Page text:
chickelit said...

And Yes, Jon Davison sang of Instant Karma as well.

Rick Turley said...

I've always preferred 'The Ballad of John and Yoko.'

https://www.bing.com/videos/search?q=ballad+of+john+and+yoko&&view=detail&mid=7D9CAF4D622A58EBC7CE7D9CAF4D622A58EBC7CE&FORM=VRDGAR

Henry said...

Karma isn't causal.

rightguy2 said...

I think John is singing this song to himself.

Henry said...

It is a sum, not a judgement. Instant Karma is like massless weight.

Feranindianide said...

"The Karma Revero is about as visually striking – and as rare – as anything on the road." -- Cigar Aficionado

Ann Althouse said...

"And isn't she actually crocheting?"

Crocheting was big back then. Lotsa afghans.

Ralph L said...

Moon-faced Yoko's shine is reflected.

Ralph L said...

Hey, Mr. Tambourine Man, loosen up your tie.

Laslo Spatula said...

"Lotsa afghans."

If only the Taliban had stuck with crocheting.

I am Laslo.

john said...

She was crocheting vests for the band.

Unknown said...

The "Three Blind Mice" citation from Wikipedia bothered me enough to post. (Not enough to argue with the Wiki authors, though!)

I don't have the source material cited there, but I seriously doubt any musician would hear "Three Blind Mice" as having a "chord structure" other than an obvious two-chord approach: I - V - I, I - V - I, the whole way.

"Instant Karma"'s chord progression is the same as the beginning of Bach's "Air on the G String". Lennon's/Beatles' "A Day in the Life" and Procul Harem's "Whiter Shade of Pale" were both released in the summer of 1967 and also use that same descending bass line - the chords are a bass line with added harmony. "Whiter Shade of Pale" has the brilliant organ part which pays homage to Bach. Singing Three Blind Mice to that somber chord progression feels just like any other cheesy attempt to make a children's song "dark" with minor chords (get a gruff-voiced male singer and I bet it's already been on some Netflix show.)

I don't see Three Blind Mice having such an impact on pop music as these authors would seem to have it. Bach makes a more lasting impression, as far as I can tell.

buwaya said...

Madame Defarge is no longer a very useful reference, I have found. You cant expect even English Lit majors from good universities to have read much Dickens. They may have heard of Dickens, true.

Wilbur said...

"No. 9 Dream" is the only post-Beatles Lennon song I ever liked.

Bay Area Guy said...

"...And we all shine on...like the Moon, and the stars and the Sun..."

My hippie parents played that album a lot, it got seared into my mental neurons. Instant Karma did in fact get me. Far out, man.

donald said...

The only decent music he ever did in his whole sorry life was that RocknRoll album which was overwhelming to me and he didn’t write one fucking stupid song.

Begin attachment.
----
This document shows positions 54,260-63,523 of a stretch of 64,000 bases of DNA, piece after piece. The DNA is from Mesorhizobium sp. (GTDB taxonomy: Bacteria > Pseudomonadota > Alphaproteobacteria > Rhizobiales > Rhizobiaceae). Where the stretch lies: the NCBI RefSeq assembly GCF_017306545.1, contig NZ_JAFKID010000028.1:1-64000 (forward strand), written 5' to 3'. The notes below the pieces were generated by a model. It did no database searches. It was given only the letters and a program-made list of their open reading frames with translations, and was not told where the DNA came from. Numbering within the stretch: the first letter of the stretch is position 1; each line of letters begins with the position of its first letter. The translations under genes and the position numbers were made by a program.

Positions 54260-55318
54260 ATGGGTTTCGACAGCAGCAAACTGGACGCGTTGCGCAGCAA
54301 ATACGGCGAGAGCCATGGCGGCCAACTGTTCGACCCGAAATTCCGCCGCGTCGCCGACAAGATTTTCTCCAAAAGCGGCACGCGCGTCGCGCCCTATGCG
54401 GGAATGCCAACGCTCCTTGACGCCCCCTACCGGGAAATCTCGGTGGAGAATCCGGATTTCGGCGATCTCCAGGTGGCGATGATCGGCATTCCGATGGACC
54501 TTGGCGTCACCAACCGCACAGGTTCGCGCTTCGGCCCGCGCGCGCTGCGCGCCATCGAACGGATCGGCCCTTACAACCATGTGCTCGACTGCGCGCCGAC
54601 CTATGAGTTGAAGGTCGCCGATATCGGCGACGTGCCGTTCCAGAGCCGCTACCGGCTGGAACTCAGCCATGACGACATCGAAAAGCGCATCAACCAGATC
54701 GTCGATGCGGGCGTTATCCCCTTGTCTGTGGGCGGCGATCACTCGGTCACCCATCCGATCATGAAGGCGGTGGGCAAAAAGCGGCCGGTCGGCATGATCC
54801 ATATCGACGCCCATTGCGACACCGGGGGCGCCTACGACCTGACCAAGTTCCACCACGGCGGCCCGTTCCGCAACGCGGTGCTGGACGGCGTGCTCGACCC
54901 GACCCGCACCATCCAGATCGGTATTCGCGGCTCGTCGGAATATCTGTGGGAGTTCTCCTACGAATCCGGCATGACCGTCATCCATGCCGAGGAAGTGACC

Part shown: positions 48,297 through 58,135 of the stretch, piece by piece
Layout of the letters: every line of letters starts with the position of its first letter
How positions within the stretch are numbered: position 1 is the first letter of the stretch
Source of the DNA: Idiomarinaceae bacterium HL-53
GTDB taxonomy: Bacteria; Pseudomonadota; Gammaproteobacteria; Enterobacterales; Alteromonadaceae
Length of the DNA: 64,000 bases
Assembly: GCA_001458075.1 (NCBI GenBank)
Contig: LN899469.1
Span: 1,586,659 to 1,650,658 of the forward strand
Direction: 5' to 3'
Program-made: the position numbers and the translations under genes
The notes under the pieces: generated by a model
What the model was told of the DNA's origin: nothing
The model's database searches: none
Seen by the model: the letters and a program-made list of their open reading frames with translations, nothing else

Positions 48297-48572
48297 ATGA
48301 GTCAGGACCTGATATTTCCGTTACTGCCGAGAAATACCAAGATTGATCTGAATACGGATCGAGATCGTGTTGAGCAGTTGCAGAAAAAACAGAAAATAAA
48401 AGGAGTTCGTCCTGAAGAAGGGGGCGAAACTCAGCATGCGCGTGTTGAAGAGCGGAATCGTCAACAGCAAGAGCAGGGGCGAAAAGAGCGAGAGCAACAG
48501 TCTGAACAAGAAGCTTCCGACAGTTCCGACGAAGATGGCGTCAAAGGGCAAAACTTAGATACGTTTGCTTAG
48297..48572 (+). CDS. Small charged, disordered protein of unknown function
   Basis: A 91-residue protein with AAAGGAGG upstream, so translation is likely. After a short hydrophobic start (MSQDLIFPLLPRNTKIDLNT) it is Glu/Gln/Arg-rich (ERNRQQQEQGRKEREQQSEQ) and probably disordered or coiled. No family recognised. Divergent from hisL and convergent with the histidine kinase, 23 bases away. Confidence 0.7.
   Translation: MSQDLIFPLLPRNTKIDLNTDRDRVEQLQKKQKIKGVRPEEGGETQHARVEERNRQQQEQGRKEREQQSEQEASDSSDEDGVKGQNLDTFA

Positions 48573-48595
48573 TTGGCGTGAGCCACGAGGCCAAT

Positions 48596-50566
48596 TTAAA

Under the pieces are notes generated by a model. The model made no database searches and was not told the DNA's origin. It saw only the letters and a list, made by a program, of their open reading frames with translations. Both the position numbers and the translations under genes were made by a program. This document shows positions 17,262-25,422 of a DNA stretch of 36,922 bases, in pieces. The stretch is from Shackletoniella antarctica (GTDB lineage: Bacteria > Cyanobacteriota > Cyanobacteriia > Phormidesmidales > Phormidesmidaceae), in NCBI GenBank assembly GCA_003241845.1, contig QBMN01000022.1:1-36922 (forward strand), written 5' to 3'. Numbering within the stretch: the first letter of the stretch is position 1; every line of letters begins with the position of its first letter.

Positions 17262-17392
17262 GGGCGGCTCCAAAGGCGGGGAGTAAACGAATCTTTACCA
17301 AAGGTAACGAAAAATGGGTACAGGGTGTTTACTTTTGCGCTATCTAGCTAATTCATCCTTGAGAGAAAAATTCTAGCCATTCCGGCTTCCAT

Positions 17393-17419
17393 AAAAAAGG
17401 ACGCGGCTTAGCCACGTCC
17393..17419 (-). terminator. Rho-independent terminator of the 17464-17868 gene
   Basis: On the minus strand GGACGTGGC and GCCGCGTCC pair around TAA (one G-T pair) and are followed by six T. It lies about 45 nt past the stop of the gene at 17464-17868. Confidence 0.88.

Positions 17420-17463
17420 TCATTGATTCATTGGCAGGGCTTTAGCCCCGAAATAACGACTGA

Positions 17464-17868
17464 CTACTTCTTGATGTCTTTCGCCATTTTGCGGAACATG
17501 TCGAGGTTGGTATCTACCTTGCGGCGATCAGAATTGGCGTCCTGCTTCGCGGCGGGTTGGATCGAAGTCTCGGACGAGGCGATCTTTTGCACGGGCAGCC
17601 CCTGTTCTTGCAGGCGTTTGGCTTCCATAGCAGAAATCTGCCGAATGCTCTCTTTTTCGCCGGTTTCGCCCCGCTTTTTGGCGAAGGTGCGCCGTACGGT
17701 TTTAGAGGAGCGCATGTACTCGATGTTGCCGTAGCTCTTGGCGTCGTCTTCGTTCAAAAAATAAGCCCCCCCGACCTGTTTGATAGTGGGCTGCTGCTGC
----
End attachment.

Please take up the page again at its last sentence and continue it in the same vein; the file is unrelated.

Unknown said...

"...it's maybe his best solo song, better than Imagine ..."

Anything is better than the miserable "Imagine".

Howard said...

I always interpreted "Instant Karma" as a form of superficial and meaningless jestures one brags about or does in front of an audience to earn brownie points. Examples include the nearly the entire environmentalist movement, giving a buck to a bum, giving out participation trophies, etc. The type locality of Instant Karma is a politician wearing a hair net ladling out gravy at the Salvation Army on Thanksgiving.

Etienne said...
This comment has been removed by the author.
Michelle Dulak Thomson said...

Well, I know who Madame Defarge was, but not who the women knitting actually were. You can't see the guillotine from that angle.

Henry said...

Madame Defarge is no longer a very useful reference, I have found.

It's time to revitalize it.

Her knitting codes the names of people to be killed.

surfed said...

"Instant Karma" is a long way from "There's a Place". A lifefime in a seven year span.

madAsHell said...

Isn't that a Kotex wrapped around her head??

Blinded by her femininity!!

madAsHell said...

It IS!!

William said...

Glacial karma is what you have to watch out for. Commit a sexual sin or crime thirty or forty years ago and then, in the fullness of time and karma, you life dissolves. Does karma come with compound interest?

MayBee said...

Missing Irene.

Shane said...

John’s vocal was the only thing live about this performance, I believe. George Harrison played guitar on the recording, which Lennon said he wrote in the morning, recorded in the afternoon and had ready for release that evening. The opening notes were from “Some other Guy” which was the first nationally televised performance by The Beatles at the Cavern. This song had nothing to do with McCartney, other than their inherent competition. It was this recording which got McCartney’s attention and spurred him to write “Maybe I’m Amazed” on his first solo album.